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Ontario farmers leading efforts to reduce algae blooms in Great Lakes (2017)

GUELPH, ON [June 9, 2017] – A new provincial report on water use shows that Ontario farmers are ahead of the curve when it comes to curbing the environmental footprint of Ontario’s water use.

“That’s especially true when it comes to reducing phosphorus levels in Lake Erie and the Great Lakes,” says Keith Currie, president of the Ontario Federation of Agriculture.

“We know phosphorus levels in Lake Erie and the surrounding Great Lakes are an increasing concern, and Ontario farmers have been working to reduce the nutrients coming from our farms,” says Currie. “We’re changing our practices of fertilizer application, improving waste water management from greenhouses, working smarter and collaborating with other organizations, government and municipalities to improve our current situation.”

Currie is responding to annual Energy Conservation Progress Report, released May 30, 2017 by Ontario’s Environmental Commissioner, Dianne Saxe. The report – Every Drop Counts: Reducing the Energy and Climate Footprint of Ontario’s Water Use – dedicated one of eight sections to phosphorus. Sources of phosphorus were identified in the report – including municipal sewage, septic systems, nutrient runoff from farms and a variety of other contributors.

Excessive phosphorus entering Lake Erie causes faster algae growth than the eco-system can handle, leading to decreased water quality. “The report indicates the best approach to reducing phosphorus in Ontario’s waterways is to pursue activities that maximize environmental outcomes and minimize costs. Ontario’s agricultural community has been a leader in this area,” Currie says. OFA, along with the Grow Ontario Together group, has been working with farmers, government, industry partners and experts to ensure Ontario agriculture has a solid, sustainable approach for farmers to reduce phosphorus entering the Great Lakes and our waterways.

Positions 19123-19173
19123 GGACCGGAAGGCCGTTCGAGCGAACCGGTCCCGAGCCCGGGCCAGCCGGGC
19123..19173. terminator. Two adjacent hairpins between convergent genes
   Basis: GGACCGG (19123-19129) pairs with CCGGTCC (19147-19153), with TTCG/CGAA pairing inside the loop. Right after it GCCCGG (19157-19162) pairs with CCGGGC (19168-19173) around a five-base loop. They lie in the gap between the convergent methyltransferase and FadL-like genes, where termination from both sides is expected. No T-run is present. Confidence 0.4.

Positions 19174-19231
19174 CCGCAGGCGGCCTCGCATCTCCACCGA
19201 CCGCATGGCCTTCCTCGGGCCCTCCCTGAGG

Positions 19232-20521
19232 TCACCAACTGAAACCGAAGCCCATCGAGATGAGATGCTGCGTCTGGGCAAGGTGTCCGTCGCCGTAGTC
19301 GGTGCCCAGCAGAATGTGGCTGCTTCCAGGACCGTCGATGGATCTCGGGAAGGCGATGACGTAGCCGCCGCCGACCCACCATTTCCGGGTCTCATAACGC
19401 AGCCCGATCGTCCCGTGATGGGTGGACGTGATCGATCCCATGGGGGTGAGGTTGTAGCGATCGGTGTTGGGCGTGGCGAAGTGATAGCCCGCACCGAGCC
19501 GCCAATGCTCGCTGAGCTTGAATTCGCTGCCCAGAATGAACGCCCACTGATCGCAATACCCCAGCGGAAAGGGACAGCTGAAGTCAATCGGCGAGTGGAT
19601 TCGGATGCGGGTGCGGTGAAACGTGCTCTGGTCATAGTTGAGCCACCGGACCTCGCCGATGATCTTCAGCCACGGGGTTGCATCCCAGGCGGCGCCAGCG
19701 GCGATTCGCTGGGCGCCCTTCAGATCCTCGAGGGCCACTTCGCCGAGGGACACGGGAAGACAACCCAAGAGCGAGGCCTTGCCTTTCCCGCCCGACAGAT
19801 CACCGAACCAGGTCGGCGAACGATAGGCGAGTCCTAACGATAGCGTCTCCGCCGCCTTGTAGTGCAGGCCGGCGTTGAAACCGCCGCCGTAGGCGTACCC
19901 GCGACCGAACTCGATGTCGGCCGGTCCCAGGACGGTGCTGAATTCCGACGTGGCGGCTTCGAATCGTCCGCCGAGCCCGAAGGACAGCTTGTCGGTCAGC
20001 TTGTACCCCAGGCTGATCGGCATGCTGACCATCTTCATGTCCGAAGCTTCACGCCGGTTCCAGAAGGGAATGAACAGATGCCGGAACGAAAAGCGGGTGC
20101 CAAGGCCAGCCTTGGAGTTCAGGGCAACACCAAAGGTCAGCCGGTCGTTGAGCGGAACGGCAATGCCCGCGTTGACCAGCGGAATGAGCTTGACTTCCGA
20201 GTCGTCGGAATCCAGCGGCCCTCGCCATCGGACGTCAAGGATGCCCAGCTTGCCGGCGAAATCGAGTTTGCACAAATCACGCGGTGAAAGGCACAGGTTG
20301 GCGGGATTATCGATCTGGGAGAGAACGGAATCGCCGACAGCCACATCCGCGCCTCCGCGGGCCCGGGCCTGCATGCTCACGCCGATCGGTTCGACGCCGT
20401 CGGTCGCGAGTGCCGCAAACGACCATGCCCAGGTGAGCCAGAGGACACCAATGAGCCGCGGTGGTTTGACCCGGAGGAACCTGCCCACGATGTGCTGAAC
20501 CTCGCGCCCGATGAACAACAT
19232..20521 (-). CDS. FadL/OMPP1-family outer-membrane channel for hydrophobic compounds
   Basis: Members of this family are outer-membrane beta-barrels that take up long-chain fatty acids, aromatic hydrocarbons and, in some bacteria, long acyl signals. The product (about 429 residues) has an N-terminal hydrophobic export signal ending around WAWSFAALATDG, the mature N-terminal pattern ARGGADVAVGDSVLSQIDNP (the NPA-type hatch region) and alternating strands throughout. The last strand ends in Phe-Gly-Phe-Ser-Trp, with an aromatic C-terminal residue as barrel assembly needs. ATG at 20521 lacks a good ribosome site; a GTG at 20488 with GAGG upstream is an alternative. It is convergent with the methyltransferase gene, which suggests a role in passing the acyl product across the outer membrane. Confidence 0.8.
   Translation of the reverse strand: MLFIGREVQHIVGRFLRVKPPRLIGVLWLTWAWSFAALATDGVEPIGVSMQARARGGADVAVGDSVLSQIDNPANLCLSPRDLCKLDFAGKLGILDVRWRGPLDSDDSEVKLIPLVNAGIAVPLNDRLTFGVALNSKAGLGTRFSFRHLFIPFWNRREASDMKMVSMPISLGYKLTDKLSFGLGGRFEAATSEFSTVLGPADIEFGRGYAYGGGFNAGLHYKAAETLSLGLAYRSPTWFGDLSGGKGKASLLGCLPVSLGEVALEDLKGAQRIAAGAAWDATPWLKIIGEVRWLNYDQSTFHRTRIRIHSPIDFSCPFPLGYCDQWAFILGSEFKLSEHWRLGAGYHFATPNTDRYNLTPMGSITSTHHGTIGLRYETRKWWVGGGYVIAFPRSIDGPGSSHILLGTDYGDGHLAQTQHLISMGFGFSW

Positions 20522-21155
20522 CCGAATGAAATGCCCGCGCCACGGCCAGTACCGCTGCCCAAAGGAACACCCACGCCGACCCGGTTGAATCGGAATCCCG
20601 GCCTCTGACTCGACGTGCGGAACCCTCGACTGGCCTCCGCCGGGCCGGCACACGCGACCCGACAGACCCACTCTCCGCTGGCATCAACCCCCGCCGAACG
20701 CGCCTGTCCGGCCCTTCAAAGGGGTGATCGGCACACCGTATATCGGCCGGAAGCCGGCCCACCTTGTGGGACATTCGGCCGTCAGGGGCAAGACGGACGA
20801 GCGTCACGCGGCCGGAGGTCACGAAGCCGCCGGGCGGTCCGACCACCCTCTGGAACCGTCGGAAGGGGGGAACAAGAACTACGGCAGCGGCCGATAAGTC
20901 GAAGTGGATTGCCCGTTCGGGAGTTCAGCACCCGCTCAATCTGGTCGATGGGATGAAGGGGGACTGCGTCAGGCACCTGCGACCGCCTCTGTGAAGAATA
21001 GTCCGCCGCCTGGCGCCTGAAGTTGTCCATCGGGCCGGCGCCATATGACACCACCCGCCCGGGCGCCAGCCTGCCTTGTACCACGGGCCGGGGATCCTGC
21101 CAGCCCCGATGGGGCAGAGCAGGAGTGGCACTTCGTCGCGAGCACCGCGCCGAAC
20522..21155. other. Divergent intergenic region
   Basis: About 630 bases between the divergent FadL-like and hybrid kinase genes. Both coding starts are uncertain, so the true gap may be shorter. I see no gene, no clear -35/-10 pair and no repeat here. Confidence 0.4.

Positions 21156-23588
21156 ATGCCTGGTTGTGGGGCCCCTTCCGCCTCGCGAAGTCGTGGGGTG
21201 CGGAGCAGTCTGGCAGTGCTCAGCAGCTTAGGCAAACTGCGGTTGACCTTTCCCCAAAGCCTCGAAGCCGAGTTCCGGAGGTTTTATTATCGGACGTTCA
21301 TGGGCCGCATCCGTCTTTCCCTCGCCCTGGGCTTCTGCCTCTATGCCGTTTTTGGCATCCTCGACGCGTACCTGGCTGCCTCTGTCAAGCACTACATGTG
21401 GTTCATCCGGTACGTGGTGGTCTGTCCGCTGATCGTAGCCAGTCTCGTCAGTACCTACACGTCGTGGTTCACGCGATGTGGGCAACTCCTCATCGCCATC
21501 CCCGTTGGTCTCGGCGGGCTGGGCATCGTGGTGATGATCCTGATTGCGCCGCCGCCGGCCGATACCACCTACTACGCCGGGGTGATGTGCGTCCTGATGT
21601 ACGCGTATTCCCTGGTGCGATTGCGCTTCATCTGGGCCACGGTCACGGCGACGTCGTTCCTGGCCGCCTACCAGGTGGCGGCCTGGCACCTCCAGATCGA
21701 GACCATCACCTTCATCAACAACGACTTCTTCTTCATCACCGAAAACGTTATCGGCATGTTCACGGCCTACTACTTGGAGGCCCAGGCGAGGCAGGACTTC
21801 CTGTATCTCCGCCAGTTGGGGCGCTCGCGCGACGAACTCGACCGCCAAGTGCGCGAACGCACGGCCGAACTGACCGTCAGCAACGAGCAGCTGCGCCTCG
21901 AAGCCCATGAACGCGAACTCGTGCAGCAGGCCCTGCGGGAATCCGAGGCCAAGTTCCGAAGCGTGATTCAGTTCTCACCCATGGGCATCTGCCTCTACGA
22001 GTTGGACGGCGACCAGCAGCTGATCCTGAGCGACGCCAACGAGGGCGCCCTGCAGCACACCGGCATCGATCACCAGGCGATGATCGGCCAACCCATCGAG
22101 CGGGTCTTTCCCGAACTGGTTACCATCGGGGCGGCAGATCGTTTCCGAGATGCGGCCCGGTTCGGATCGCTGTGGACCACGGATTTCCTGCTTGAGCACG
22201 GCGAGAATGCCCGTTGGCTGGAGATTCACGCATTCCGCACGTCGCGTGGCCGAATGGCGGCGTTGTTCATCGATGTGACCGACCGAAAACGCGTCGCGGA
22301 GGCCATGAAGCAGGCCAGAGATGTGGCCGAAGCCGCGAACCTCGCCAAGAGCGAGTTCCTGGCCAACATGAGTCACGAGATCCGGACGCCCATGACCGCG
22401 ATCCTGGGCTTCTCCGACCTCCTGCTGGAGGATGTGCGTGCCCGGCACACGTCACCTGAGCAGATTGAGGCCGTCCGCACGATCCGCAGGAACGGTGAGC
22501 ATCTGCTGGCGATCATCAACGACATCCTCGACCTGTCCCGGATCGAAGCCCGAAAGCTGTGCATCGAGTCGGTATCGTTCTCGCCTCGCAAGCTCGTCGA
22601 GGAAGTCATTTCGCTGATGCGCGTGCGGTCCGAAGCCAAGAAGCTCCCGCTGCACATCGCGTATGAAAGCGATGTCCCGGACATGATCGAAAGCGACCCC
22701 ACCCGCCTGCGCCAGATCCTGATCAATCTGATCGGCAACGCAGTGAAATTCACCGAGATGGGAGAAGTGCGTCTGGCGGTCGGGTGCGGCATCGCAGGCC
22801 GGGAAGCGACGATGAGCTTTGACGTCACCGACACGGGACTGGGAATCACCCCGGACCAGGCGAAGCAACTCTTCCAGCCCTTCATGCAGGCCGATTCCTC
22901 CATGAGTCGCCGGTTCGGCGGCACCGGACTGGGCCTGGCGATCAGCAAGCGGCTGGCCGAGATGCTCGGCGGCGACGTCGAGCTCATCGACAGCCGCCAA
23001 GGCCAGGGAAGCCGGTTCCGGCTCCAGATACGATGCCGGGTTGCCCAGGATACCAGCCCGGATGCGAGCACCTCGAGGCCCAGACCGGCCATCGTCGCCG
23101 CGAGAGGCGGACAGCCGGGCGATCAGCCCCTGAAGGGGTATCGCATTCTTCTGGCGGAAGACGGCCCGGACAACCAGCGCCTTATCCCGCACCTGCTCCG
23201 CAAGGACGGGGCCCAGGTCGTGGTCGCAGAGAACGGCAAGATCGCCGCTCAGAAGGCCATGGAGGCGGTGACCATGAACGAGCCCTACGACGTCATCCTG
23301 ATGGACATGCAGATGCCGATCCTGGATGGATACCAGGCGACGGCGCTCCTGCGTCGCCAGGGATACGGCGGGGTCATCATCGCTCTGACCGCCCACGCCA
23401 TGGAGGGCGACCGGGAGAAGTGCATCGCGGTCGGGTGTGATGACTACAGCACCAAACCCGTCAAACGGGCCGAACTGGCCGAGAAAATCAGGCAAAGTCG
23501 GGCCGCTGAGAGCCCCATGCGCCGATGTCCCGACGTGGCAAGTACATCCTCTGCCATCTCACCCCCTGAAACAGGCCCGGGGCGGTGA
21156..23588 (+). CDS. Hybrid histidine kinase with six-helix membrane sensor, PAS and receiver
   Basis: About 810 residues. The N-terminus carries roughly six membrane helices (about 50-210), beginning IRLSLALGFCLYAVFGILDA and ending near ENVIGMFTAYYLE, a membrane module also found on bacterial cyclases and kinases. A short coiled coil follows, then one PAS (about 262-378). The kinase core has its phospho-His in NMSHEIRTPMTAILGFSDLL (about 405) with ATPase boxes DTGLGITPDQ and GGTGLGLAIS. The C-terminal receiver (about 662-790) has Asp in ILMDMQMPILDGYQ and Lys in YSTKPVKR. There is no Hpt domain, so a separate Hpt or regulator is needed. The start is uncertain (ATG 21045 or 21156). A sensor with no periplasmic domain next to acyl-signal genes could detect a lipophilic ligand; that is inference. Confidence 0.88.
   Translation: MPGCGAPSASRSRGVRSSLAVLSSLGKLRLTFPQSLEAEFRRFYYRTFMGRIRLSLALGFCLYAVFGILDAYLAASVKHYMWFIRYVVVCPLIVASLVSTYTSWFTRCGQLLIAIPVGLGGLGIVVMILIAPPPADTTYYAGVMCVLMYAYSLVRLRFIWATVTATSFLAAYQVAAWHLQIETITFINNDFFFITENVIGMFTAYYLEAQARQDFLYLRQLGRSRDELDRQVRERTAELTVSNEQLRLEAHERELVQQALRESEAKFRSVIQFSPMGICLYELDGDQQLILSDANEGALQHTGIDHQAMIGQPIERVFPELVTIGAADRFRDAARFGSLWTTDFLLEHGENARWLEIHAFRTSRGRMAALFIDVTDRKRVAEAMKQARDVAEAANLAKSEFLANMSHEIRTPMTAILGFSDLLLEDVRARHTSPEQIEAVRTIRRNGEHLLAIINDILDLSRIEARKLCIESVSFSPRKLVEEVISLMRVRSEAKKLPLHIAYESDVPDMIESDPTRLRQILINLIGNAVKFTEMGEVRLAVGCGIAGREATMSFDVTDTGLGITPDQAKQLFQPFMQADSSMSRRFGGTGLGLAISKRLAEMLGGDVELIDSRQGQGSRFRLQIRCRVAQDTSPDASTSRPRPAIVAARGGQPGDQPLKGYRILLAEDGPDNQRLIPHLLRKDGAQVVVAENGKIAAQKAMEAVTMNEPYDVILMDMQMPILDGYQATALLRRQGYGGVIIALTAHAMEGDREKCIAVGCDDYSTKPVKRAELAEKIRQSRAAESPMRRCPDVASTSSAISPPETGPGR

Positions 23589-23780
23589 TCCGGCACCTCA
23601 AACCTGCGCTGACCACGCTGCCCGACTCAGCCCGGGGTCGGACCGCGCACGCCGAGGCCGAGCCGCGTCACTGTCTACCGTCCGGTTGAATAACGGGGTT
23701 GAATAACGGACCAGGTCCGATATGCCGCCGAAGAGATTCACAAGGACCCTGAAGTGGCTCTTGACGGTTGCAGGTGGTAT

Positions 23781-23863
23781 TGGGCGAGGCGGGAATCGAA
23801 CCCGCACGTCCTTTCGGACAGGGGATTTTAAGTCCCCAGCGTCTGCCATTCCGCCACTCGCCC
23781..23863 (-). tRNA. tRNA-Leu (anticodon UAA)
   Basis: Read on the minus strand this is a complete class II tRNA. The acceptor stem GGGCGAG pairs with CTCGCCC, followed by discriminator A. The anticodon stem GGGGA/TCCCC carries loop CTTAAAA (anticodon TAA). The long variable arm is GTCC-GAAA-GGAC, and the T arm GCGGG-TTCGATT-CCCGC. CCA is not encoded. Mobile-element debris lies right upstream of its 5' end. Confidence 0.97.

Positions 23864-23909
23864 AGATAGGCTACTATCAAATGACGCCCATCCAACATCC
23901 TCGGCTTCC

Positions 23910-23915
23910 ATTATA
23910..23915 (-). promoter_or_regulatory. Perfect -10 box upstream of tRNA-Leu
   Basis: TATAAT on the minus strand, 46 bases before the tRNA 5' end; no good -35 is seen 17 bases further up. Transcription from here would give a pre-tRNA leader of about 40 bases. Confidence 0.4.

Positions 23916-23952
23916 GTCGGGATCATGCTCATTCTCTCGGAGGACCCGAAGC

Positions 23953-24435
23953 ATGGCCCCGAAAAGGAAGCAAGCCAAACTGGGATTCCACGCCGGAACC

“There are no easy answers or quick fixes,” says Currie. “That’s why farmers have already taken the lead on our farms and in our own communities to make necessary changes. Many of those changes are outlined in the framework the Environmental Commissioner is describing in her report. We all have a role to play and as farmers we are taking our responsibility seriously. Our livelihoods depend on healthy soil and clean water – protecting the environment we live and work in is one of our core values.”

The Ontario Federation of Agriculture (OFA) is the largest general farm organization in Ontario, representing 36,000 farm families across the province. As a dynamic farmer-led organization based in Guelph, the OFA works to represent and champion the interests of Ontario farmers through government relations, farm policy recommendations, research, lobby efforts, community representation, media relations and more. OFA is the leading advocate for Ontario’s farmers and is Ontario’s voice of the farmer

For more information:

Keith Currie
President
Ontario Federation of Agriculture
705-441-3362

Neil Currie
General Manager
Ontario Federation of Agriculture
519-821-8883



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